Himalayan Balsam – Northern Ireland
If there was a Most Wanted list for plants (or maybe that should be most un-wanted) then Himalayan Balsam would surely be in the top 10. Native to the western reaches of the Himalayas, it was, as with almost all invasive species, originally brought here as a humble garden plant.
Active from spring to autumn, the optimum time to treat Himalayan Balsam is early summer before the plant can seed. Growing in thick ‘stands’ that over-shadow native plants and grasses, it produces a high level of nectar, making it an attractive proposition for bees. This leads to less pollination of native species, and a rapid annexation of the area by Himalayan Balsam. From October, the Himalayan Balsam’s presence reduces, leaving soil exposed to erosion in the absence of the native species.
Himalayan Balsam is also known as Indian Balsam, Jumping Jack, and Policeman’s Helmet, and its natural habitat is gardens, allotments, river banks, and brownfield sites.
How to spot Himalayan Balsam
So, what does Himalayan Balsam look like? Although the flowers (June to October) can vary in colour, they are predominantly pink, purple, and white. In fact, at first glance it’s easy to see why this attractive-looking plant was transported from the mountain slopes. Tall, at between 2m and 3m, the plant’s purple stem is silky smooth, hollow, and easily broken. The large leaves have serrated edges.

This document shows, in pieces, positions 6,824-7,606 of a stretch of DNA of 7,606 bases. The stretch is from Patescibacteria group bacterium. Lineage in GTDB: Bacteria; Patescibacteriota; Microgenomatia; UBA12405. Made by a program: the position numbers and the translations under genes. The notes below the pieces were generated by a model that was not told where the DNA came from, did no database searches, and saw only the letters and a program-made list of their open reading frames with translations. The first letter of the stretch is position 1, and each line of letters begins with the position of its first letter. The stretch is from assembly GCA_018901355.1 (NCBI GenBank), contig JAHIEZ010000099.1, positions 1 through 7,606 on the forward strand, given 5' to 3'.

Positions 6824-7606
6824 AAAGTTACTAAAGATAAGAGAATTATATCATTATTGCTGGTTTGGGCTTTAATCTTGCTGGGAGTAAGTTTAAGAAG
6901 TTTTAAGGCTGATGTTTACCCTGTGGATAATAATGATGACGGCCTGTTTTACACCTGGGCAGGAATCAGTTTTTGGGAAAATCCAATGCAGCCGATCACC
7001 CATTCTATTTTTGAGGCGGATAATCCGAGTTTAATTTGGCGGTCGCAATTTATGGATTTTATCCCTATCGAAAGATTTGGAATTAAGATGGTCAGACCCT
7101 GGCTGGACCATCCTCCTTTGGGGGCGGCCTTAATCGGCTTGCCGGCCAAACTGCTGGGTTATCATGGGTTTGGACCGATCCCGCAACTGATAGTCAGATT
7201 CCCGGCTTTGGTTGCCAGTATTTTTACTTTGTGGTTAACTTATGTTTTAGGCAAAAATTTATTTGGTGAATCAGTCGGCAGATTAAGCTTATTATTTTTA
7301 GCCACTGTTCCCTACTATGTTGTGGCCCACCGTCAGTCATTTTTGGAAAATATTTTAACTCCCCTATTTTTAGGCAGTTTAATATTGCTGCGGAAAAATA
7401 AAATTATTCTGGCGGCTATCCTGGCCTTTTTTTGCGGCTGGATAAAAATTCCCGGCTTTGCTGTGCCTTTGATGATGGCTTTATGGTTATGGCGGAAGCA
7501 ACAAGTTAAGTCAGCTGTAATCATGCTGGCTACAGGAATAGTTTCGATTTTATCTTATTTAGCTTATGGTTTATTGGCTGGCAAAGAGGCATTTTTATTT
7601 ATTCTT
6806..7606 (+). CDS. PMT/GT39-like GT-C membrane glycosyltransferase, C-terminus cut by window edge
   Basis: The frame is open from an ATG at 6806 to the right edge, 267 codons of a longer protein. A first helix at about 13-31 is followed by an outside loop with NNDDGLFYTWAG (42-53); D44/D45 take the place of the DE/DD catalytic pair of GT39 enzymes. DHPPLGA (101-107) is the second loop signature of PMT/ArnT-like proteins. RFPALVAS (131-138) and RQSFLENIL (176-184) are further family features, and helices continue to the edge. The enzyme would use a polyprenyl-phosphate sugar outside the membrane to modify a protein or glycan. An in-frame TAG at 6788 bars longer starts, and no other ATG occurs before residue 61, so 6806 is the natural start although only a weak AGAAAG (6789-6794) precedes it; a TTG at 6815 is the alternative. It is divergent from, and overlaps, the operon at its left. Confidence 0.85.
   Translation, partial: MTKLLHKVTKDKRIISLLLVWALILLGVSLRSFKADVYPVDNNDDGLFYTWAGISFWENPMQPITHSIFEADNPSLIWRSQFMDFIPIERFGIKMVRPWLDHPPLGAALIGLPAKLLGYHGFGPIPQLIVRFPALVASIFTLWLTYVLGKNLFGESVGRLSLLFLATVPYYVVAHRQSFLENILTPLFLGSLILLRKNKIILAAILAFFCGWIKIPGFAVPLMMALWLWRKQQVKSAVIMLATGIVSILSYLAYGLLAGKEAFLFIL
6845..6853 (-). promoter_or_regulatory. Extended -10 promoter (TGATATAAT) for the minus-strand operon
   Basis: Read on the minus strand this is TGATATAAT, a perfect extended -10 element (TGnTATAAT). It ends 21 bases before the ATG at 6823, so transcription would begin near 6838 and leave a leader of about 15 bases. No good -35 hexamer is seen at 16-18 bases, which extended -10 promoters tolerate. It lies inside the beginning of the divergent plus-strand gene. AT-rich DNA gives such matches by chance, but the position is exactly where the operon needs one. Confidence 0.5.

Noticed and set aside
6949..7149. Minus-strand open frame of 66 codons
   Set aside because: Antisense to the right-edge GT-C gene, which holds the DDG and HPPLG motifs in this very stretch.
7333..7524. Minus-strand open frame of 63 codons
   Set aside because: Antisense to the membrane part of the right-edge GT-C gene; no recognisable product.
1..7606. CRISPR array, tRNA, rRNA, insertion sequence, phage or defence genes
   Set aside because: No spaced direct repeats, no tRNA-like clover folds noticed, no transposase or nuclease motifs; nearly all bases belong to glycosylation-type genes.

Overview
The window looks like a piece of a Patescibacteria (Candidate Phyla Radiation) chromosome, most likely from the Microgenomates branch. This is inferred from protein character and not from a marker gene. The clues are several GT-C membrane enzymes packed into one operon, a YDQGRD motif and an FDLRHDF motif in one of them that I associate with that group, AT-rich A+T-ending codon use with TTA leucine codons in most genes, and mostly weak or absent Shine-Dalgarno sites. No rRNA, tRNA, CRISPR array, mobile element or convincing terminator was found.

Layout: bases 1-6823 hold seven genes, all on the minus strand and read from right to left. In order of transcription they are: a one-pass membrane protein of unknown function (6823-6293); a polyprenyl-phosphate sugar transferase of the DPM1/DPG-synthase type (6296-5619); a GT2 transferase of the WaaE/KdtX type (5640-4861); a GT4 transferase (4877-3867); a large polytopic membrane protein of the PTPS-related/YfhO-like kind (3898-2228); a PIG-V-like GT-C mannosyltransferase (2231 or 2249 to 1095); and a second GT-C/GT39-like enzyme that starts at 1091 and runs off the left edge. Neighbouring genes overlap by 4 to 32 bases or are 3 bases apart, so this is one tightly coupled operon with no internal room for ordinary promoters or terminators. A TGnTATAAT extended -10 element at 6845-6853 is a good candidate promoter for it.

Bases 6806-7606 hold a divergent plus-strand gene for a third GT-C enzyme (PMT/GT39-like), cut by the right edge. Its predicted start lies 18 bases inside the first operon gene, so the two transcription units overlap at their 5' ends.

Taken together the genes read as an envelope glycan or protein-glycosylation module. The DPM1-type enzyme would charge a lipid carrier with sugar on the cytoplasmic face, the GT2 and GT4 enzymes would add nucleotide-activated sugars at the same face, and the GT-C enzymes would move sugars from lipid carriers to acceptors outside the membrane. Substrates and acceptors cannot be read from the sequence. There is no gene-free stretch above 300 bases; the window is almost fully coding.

How does Himalayan Balsam spread?
One word…seeds! When the flowers mature and dry out it leads to the creation of delicate seed capsules. The slightest touch is all that’s required for these capsules to explode, catapulting seeds more than 20-feet from the parent plant. A single plant can produce close to 800 seeds in a season. As if that wasn’t enough, seeds can also be dispersed by contact with humans or animals, and by water.
How to control Himalayan Balsam
Japanese Knotweed Management offers a survey service that will quantify the extent of the problem and provide a long-term solution. There are traditionally two methods of dealing with Himalayan Balsam, Non-Chemical and Chemical. The former is the option of choice for most, involving the pulling or cutting of plants before they have a chance to flower. In many cases, however, digging is required for a minimum of two years as seeds are sustainable for that period of time.
If Non-Chemical control is not possible, chemical treatments can be used (following permission from The Environment Agency is used on riverbanks).
Himalayan Balsam and the law in Northern Ireland & ROI
In 1985 Northern Ireland followed suit with Article 15 of the Wildlife Order. In 2011 the Wildlife Order under the Wildlife and Natural Environment (NI) Act 2011 (known as the WANE Act) added further animals and plants to protected species lists and improved enforcement powers.